Maggie Koerth-Baker is a guest blogger on Boing Boing. A freelance science and health journalist, Maggie lives in Minneapolis, brain dumps on Twitter, and writes quite often for mental_floss magazine.
This is totally going to lead to a flame-war with PETA, isn't it?
For the record, I am not advocating running out and killing you off a species. No, not even S. coleoptrata. I see these as sort-of cautionary tales of how human plans can go horribly, horribly wrong for the denizens of the animal kingdom. Yes, this is an excerpt from Be Amazing, but one can learn the art of fabulosity from the mistakes of others, as well as from their triumphs.
That disclaimer accomplished, let's get on to the good stuff.
Method 1: Through Gluttony
There used to be hundreds of thousands of giant tortoises roaming (slowly) about South America's Galapagos Islands. Today, there are roughly 15,000. What can we say? Turtles are tasty. In the 16th and 17th centuries, the Galapagos were the swashbuckler's equivalent of a 7-Eleven–the last chance to stock up on food before hitting the vast emptiness of the Pacific. Besides being sluggish and docile (i.e., easy to catch) the tortoises could also survive for up to a year without food or water. Sailors often captured hundreds at a time, stacked them on their backs and, thus, had fresh meat all the way to India.
Method 2: Out of Sheer Hatred
Passenger pigeons once traveled around the United States in flocks so large, they could reportedly block out the sun over a town for eight hours. In the process, they gobbled down all the fruits and grains they could get their beaks on and left the "remains" for farmers to step in. All this made them rather … unpopular. Throughout the 19th century, killing passenger pigeons was basically the national pastime. Baited with alcohol-soaked grain, gassed with sulfur fires and loaded live into trapshooting launchers (they were later replaced with clay "pigeons"), the passenger pigeon population quickly petered out. The last one died in the Cincinnati Zoo on Sept. 1, 1914.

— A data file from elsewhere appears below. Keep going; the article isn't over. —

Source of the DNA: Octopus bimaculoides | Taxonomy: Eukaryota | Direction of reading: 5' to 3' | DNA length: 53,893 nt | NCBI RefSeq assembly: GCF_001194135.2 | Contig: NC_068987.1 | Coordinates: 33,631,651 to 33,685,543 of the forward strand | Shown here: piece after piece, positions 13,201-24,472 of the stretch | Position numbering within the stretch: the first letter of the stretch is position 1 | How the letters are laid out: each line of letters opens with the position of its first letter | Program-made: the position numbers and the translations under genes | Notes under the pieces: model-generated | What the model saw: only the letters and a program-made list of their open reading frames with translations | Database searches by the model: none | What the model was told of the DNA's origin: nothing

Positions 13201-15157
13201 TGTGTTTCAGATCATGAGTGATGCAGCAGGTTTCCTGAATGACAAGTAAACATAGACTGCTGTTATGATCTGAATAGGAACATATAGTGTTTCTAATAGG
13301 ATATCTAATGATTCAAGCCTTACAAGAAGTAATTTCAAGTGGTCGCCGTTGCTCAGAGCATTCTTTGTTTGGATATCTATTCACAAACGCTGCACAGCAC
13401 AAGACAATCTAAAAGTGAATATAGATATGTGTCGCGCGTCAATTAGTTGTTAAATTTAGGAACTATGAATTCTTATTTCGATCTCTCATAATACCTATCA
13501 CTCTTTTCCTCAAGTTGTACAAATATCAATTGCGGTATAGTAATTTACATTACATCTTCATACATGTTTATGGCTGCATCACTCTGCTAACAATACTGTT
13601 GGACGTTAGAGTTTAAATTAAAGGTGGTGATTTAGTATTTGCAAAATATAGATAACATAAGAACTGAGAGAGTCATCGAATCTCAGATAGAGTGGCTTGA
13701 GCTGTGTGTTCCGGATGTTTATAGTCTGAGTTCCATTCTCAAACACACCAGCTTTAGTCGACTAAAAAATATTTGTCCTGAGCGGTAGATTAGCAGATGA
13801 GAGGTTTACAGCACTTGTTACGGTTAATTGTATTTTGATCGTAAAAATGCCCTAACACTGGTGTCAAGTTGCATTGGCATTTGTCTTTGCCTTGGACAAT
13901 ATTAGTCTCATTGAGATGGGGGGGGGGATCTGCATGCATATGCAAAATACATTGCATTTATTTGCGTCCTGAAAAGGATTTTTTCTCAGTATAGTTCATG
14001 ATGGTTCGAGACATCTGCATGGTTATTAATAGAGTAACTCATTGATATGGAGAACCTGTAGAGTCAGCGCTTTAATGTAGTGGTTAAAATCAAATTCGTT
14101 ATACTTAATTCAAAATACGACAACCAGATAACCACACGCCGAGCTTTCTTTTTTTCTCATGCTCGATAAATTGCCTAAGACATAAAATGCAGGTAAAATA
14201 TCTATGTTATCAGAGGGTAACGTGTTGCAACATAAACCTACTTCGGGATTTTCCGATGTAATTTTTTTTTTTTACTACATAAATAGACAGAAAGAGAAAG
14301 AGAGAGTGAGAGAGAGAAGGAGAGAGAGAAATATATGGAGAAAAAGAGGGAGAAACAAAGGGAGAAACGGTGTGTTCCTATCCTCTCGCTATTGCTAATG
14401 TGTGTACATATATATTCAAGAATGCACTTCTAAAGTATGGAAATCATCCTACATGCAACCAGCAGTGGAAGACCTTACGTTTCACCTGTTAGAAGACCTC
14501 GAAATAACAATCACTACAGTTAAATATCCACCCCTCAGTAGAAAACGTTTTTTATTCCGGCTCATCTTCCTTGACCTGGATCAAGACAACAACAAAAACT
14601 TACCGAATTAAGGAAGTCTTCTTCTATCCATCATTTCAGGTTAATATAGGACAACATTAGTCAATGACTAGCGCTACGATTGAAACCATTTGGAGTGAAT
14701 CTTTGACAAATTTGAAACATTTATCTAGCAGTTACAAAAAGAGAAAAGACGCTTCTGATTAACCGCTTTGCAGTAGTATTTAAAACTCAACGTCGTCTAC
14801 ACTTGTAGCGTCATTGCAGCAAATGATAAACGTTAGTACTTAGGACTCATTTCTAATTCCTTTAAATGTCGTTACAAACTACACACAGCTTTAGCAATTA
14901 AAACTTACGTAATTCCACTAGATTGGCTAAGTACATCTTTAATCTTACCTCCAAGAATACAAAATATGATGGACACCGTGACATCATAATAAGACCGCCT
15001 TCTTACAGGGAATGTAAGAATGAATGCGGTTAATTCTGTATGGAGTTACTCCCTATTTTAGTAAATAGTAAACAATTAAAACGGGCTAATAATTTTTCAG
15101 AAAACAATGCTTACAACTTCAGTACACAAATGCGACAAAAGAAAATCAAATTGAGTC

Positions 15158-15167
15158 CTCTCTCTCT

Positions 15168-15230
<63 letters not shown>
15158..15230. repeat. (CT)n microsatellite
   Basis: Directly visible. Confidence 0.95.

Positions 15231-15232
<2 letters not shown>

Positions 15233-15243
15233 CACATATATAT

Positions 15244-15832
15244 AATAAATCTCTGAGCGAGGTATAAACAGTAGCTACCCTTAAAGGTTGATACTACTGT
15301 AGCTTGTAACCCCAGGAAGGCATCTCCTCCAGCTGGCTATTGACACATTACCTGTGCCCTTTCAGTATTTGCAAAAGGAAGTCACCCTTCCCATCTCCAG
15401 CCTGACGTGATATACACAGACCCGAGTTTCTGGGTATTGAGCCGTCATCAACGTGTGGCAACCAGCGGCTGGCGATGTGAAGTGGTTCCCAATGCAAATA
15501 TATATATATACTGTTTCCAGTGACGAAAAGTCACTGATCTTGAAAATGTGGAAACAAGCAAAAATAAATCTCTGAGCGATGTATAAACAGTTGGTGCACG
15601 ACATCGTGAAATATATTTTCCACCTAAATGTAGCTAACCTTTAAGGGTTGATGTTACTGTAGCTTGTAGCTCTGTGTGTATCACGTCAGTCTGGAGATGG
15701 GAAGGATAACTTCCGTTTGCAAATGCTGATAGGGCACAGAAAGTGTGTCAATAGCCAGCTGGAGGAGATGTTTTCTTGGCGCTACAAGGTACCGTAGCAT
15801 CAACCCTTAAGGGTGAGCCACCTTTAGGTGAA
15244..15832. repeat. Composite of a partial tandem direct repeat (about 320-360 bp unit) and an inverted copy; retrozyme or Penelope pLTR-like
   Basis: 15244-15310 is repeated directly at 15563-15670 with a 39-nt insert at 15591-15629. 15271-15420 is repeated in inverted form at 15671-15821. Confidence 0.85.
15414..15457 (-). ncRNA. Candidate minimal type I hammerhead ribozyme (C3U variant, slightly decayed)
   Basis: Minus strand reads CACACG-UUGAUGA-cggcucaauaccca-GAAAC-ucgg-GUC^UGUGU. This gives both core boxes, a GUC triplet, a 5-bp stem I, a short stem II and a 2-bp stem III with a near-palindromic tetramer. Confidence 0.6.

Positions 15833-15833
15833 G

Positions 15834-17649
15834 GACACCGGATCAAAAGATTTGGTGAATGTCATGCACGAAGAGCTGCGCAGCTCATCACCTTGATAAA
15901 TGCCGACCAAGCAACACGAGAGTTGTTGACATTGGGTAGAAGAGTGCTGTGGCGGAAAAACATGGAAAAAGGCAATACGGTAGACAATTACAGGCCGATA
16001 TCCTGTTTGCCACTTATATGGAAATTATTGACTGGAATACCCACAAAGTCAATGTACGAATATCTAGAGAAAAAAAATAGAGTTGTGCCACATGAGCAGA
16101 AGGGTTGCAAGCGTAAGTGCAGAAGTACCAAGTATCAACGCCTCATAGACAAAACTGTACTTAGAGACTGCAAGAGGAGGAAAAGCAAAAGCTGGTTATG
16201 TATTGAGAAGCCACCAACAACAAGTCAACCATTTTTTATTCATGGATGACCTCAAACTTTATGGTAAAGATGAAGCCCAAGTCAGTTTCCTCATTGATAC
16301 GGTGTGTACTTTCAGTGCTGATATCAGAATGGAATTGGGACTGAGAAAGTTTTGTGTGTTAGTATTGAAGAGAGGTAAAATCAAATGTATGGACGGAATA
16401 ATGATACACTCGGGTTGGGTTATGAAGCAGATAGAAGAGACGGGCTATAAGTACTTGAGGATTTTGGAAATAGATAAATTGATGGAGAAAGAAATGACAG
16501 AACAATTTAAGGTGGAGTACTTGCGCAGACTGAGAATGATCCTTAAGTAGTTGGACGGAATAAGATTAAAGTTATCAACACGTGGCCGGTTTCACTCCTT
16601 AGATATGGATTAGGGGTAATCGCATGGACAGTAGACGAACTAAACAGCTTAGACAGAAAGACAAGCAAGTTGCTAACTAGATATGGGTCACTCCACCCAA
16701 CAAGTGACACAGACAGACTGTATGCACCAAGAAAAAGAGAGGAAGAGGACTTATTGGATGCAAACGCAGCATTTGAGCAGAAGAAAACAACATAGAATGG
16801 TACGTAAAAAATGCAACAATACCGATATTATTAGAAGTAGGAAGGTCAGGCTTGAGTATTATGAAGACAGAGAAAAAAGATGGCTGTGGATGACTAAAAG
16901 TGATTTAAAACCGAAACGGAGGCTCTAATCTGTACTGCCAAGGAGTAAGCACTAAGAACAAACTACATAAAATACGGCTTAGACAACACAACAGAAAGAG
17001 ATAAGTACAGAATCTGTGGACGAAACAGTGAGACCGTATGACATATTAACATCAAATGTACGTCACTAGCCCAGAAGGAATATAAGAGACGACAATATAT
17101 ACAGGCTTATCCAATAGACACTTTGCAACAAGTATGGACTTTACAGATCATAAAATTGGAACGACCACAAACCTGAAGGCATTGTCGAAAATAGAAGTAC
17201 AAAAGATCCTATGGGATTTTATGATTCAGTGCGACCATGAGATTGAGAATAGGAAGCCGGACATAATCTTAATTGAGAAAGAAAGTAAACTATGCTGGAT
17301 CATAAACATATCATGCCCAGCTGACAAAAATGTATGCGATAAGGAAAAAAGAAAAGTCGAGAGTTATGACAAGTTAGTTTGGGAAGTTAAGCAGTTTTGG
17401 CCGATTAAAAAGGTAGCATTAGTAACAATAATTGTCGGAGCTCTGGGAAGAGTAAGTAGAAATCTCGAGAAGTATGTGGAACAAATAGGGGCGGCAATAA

Method 3: Via Tragicomic Irony
Collector and proto-environmentalist Rollo Beck visited the island of Guadalupe, off Baja California, on December 1, 1900. During the trip, he sighted a flock of nine Caracaras, a rare bird he wished to study (apparently in taxidermied form), and so he shot down all but two of them. Those two turned out to be the last Caracaras ever seen alive.
It's really sad about the Caracaras, but the passenger pigeons kind of had it coming.